There are downsides to informal lending. Borrowers don't build up a credit history that allows them to get credit cards and formal loans. And borrowing from friends and family can be a downer.

"When you put family in, then they have the right to critique," says Tamara Bullock, a funeral director in Harlem.

Bullock is part of a bank-like savings club called a sou-sou. In the last one Bullock was in, 13 people promised to pitch in $100 each every two weeks. And every two weeks, one member of the group got $1,300.

Bullock says she loves sou-sous because they force her to save. "There's no 'ifs' and 'buts' because other people are depending on you," she says.

Bullock has been working her way out of deep debt. When she got her most recent $1,300 from the sou-sou, she used it to pay off a debt to a collection agency.

But it isn't always about getting out of debt; a while back, Bullock and her colleague Patricia Hamilton used some of their sou-sou money to go sky diving. Hamilton wants to celebrate her 62nd birthday by taking Bullock sky diving again with her next sou-sou payout. Bullock is trying to get out of it.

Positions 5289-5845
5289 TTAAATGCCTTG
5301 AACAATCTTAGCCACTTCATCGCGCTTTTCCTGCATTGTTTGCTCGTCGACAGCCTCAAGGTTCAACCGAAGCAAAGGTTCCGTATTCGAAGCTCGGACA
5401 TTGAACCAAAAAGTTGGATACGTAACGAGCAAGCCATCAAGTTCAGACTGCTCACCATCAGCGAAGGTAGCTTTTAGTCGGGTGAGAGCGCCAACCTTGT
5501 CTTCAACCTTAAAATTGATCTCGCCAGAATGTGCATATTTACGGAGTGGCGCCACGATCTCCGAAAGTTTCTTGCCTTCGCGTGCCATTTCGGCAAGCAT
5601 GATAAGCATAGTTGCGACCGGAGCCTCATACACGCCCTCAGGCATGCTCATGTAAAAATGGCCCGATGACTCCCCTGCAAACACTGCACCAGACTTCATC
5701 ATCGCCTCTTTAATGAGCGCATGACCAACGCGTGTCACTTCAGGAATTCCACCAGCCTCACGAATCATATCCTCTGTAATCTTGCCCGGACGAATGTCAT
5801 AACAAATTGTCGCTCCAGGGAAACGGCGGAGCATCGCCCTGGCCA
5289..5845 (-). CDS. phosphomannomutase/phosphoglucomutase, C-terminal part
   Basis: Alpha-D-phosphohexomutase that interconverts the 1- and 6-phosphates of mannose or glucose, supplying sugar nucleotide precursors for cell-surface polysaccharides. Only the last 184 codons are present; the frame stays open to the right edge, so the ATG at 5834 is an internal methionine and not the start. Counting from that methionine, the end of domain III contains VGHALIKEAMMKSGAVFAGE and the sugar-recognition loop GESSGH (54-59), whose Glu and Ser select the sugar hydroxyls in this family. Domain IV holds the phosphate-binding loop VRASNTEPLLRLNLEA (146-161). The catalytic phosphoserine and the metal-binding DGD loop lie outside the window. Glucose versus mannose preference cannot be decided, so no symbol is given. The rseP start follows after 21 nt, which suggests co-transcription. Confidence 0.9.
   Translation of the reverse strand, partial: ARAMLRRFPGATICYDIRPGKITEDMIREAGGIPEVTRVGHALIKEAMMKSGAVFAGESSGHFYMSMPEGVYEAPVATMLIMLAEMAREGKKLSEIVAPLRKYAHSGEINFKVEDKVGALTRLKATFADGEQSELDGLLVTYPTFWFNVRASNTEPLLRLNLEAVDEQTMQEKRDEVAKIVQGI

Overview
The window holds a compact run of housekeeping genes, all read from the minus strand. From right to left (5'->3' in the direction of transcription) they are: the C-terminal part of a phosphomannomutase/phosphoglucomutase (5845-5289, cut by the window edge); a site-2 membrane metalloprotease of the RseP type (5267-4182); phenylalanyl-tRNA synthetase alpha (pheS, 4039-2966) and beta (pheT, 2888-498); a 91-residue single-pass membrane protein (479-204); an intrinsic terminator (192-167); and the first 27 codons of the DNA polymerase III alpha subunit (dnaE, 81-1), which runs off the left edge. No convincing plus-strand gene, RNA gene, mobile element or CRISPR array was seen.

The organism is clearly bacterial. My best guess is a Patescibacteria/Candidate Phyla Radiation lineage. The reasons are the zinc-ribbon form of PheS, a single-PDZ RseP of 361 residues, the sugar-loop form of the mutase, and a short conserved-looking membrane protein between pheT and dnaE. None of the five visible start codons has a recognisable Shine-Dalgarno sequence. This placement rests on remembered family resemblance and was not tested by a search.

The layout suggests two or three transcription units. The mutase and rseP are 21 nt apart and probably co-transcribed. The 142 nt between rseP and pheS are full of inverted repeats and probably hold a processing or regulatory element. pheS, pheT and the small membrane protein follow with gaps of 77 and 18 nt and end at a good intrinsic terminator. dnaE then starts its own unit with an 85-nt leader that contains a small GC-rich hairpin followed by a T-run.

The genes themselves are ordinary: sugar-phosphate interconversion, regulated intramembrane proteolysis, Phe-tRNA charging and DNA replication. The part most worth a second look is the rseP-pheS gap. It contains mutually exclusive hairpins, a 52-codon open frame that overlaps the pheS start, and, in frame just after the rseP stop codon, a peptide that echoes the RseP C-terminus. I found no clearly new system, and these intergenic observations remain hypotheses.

For more on Jonathan Morduch's work on how people make ends meet, see the U.S. Financial Diaries Project.

Copyright 2018 NPR. To see more, visit http://www.npr.org/.


Every day there are families who struggle to make ends meet. On paper, many do earn enough to pay their bills but they fall behind because of timing, like when the rent is due on the 10th and payday isn't until the 15th. There's a research project called U.S. Financial Diaries that's been tracking several hundred of these families. And we're going to hear now about one solution that they found people turning to. Marianne McCune of Planet Money and WNYC reports on informal banking.